14 Jan 2009

Bible Diets Are Unhealthy

Another religion-inspired fad gets punctured as a new book sheds light on what humans really ate back in Biblical times. Dr Nathan MacDonald, an Old Testament lecturer at St Andrews University and author of "What Did the Ancient Israelites Eat? Diet in Biblical Times" has combined biblical scholarship with recent archeological evidence to show that far from being a virtue the diet at the time was actually pretty unhealthy.

The book brings some balance to the recent popularity amongst American Christians for diets based around the Bible. The faithful, indeed, seem to swallow anything associated with their precious Bible and this is yet another example of how wrong they can be. The original germ of an idea was that as the Bible people ate very little fat that therefore their diet must be healthy for us too. As the American population balloons to extraordinary shapes and sized I think researchers should take a serious look at growth hormones in meat products and not just the four horsemen of wheat, fat, salt and sugar. However, Dr MacDonald has shown that a low-fat diet on its own is not necessarily healthy when it also excludes many essential foods such as fruit and vegetables.

Analysis of the stomach content from human remains of the Israelite period found evidence of iron-deficiency anaemia, a sign of eating a lot of unleavened bread but little meat or vegetables. They got their necessary calories but not a lot else, it seems. Not a great basis for a 21st century diet. Compared to the rest of human history we live in privileged times with resources unimaginable to our ancestors, and yet we see again and again that our minds do not seem to have developed beyond those of our earliest literate civilisations. The obsession with such a flawed document as the Bible is a barrier to any raising of human consciousness. The desperate need for guidance feeds these misguided fads and the Bible diets are just another small example of this.

However, Dr MacDonald is a theologian and I'm sure has no desire to completely trash the Bible. So he softens slightly the blow dealt to these false diets by adding that the Bible says many useful things about the attitude to food, such as the importance of sharing. In the Israelite world of apparently scarce resources a lack of sharing could result in famines or wars. Perhaps the current Israelis could do with following this particular recipe.

article from BBC News

Attitudes to Death and a Person's Beliefs

I am conscious of not having posted for a while and on my trawls around the net just came across these two articles about attitudes to death and religious beliefs.

Understanding Death Through Religion

Studies of Death and Religion

Both are introductory, and the writer seems to be a graduate student so published these on the net as essays she probably wrote for her course. The first of the two is particularly useful as right at the bottom of the page are some references to research and literature.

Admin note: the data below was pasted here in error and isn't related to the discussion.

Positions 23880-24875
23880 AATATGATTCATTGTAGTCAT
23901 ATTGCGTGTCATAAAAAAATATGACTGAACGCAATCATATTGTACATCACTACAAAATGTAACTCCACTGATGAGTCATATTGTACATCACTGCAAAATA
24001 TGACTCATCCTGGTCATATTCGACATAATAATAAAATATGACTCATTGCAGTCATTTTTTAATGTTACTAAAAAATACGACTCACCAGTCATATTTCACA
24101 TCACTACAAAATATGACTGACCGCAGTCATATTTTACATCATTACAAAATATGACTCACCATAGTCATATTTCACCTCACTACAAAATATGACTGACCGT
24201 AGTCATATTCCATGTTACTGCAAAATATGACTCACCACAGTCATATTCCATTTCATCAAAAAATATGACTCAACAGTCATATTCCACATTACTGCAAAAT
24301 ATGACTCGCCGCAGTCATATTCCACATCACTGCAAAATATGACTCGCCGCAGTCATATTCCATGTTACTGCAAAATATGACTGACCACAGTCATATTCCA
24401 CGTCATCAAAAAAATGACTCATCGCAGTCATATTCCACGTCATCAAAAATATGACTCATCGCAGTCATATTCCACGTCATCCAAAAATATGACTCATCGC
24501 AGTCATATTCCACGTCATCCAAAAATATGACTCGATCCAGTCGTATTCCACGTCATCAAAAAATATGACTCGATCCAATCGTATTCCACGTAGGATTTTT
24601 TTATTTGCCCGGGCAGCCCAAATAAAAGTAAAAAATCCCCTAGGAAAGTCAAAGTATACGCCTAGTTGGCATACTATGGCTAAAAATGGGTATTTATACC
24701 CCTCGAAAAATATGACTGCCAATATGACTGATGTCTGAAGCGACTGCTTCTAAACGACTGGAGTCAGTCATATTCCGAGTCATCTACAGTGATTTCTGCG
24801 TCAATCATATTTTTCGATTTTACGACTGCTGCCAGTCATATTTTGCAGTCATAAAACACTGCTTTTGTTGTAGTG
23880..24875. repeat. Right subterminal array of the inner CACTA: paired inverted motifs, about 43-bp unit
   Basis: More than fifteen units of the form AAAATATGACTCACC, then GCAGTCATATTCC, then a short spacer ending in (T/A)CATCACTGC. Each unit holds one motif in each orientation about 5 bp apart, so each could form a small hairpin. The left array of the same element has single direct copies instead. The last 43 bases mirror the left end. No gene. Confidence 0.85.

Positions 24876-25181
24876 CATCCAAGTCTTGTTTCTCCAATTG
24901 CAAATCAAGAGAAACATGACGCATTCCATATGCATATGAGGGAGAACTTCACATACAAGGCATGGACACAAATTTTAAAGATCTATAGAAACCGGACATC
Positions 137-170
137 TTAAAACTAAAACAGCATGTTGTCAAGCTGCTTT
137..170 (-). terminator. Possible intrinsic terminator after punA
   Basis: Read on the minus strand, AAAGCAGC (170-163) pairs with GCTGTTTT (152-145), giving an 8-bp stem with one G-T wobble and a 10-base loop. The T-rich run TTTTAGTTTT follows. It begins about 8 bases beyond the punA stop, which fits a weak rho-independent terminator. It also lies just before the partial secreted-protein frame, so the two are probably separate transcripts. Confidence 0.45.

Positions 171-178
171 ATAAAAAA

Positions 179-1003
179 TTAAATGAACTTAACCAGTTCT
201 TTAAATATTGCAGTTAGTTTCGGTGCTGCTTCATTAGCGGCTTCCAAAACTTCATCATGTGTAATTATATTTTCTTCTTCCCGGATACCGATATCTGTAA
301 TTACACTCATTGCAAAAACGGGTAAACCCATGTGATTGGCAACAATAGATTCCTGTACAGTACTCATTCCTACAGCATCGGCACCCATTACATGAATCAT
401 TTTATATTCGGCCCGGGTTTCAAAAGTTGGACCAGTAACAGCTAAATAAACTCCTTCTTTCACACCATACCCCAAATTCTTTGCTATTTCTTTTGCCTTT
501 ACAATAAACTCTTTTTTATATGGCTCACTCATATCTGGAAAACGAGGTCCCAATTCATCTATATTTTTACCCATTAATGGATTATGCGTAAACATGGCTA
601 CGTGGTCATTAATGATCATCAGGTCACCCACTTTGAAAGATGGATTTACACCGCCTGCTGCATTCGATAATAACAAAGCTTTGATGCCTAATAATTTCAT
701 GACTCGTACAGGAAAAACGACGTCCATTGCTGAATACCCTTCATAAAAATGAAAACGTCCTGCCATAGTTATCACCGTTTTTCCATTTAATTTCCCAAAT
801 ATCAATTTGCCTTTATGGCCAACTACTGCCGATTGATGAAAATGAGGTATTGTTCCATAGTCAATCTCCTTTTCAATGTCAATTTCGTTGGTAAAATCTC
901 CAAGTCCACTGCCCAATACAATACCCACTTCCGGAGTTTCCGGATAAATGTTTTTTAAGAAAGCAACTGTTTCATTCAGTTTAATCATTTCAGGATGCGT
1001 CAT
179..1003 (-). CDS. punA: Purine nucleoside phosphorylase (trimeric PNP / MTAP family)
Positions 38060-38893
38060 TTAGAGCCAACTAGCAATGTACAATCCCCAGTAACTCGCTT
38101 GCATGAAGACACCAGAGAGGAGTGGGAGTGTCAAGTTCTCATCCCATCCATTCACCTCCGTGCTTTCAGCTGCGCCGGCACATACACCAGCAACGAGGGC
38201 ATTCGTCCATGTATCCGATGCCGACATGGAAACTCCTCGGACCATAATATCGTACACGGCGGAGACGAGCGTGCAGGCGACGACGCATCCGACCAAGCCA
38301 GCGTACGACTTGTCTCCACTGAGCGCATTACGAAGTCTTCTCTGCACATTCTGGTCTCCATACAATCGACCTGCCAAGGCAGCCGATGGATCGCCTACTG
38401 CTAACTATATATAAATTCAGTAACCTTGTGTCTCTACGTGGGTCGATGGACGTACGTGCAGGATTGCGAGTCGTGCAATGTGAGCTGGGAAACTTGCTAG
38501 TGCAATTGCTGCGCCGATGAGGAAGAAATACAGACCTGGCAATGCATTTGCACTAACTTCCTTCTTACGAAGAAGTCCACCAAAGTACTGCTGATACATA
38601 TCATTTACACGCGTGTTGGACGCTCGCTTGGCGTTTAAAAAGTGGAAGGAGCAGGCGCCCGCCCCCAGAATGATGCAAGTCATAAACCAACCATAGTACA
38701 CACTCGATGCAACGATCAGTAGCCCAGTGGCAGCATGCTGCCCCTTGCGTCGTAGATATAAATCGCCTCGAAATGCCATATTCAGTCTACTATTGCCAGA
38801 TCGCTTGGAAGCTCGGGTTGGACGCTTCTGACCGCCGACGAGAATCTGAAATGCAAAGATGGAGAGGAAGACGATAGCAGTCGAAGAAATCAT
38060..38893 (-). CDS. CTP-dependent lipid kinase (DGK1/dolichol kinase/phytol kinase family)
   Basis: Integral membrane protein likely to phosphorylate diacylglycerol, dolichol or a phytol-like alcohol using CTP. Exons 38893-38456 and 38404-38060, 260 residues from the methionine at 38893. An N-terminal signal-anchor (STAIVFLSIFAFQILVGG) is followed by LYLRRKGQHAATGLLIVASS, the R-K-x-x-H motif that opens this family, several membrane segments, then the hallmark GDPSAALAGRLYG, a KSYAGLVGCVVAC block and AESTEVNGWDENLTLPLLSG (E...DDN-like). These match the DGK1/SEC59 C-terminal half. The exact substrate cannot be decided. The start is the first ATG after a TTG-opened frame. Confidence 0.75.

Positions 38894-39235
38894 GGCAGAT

It is often assumed that one of the reasons for the emergence of religions and religious beliefs is that they aim to answer ultimate questions of existence, origins, life and death. After a casual read, this view may have to be looked at more carefully as the data so far seems to be conflicting. Although religious belief seems to lower the anxiety associated with thoughts of one's own demise, this also seems to depend on what kind of beliefs one holds. Those who hold apocalyptic visions of brimstone and fire or the threat of eternal damnation seem less comforted by such beliefs - not exactly surprising given the possibility of eternal hell.

I think a lot more research is needed, especially looking more closely at people's experiences and overall philosophy rather than tagging everyone with a religious (or non-religious) label. I suspect experiences may be more important than which denomination one belongs to. For example, people with near-death experiences or other altered states seem likely to be less fearful of death. I myself have had some close experiences with death and found it to be a state of calm equipoise without fear - a kind of base consciousness often described in Buddhist literature. Only when the rational mind kicked in did I start to wonder what was going on - still not fearful, just puzzled. Dare I say, I have no great fear of dying. If it ends up being a transition to something else, then that transition need not be unpleasant - if it is the final full-stop at the end of the book then we can close the covers without fear.

Scientists Accuse FDA of Acting Like Criminals Putting Public Health at Risk

This is a really serious issue and finally some scientists have the courage to speak out, perhaps hoping for some support from the new US President. The claim is that the Food and Drugs Administration (FDA) forces scientists to falsify results so that drugs can be approved, hence making large fat profits for pharmaceuticals and biotechs. Remember, these people are supposed to [i]protect[/i] the public.

This is really nothing new; one of my best friends at university refused to go into medical research as he saw exactly what was going on - and that's 20 years ago!